Monday, November 22, 2010

“White” Clouds vs. “Black” Nets

According to the Network World magazine (http://www.networkworld.com/community/node/58829) the biggest computing network on the planet was the number of computers controlled by the Conficker computer worm. In March 2010 Conficker controlled 6.4 million computer systems. 230 top-level global domains were penetrated, which included more than 18 million computers, or 28 terabits per second of bandwidth. Conficker operations could be therefore be classified as a “black” net. There is no reason why successors to the Conficker would not reappear in a different form in the future.

In comparison the biggest legitimate (e.g. “white”) cloud provider is Google. It is made up of 500,000 systems, 1 million CPUs and 1,500 gigabits per second (Gbps) of bandwidth. Amazon comes in second with 160,000 systems, 320,000 CPUs and 400 Gbps of bandwidth, while Rackspace offers 65,000 systems, 130,000 CPUs and 300 Gbps. Microsoft’s Azure is so far only in a start-up mode of cloud computing services.

The Google, Amazon, Azure and Rackspace “white” clouds have very little in common with the Conficker "black” nets. They operate in completely different ways. The difference is in the ways they expose themselves to vulnerabilities of their security.

Conficker attacks any Windows computer, anywhere where computers (servers, desktops, laptops) are not correctly defended. This lack of sufficient defenses applies to a significant share of the global population of over half a billion devices. Such attacks are launched from sources identified as “hackers”.

Customers of Google, Amazon, Rackspace and Azure initiate all transactions. “White” clouds are architected for highly experienced and professionally managed operations through standard OS-based mechanisms, installed by their owners. In the case of “black” nets the malware is an invasive parasite that is self-installed and managed without the owner's permission or awareness.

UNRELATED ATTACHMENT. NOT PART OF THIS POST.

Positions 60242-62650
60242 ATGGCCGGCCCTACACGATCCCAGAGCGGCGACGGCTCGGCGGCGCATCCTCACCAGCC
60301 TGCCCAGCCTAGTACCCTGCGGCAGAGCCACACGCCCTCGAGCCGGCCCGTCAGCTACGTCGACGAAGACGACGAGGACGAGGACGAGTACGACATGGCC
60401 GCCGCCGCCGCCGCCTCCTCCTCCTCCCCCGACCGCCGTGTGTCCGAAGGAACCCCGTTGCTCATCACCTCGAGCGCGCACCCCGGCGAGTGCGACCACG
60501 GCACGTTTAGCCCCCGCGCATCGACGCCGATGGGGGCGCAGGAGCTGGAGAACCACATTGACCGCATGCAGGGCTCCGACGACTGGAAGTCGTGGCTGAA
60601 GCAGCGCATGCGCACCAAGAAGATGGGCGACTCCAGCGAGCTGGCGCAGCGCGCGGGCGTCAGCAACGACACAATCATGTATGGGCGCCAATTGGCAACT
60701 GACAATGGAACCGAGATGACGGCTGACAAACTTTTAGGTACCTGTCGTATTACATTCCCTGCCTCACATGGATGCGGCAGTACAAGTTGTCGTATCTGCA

Google, Amazon, Rackspace and Azure clouds use proprietary methods, which incorporate software and hardware that offer elaborate protective measures for security assurance. Their security methods are different.

Conficker and similar botnets function by exploiting a huge number of back doors that can be found in Microsoft Windows. Security counter measures must then deal with a long list of such flaws as well as with the human errors in the defense of exposed computers.

The vastness of the Conficker operations requires users of owner-operated systems to purchase, from a diversity of security vendors, protective devices to operate IT systems. Individual owners of systems must become knowledgeable of the perils of malware, such as botnets like Conficker, when they decide to protect their own computing infrastructure.

SUMMARY
The relocation of a firm's computer operations from an environment where it is vulnerable to "black" net attacks into a technically well managed, commercially motivated and most likely less vulnerable "white cloud" environment has the advantage of lowering the costs of computer security.

“White" clouds have the advantage of economies of scale in the use of security devices. “White" clouds can deploy scarce security expertise more effectively. With the rapid escalation in the capabilities of attackers, only organizations that can set up set up secure "white" clouds will be able to afford networks that have lower risks.

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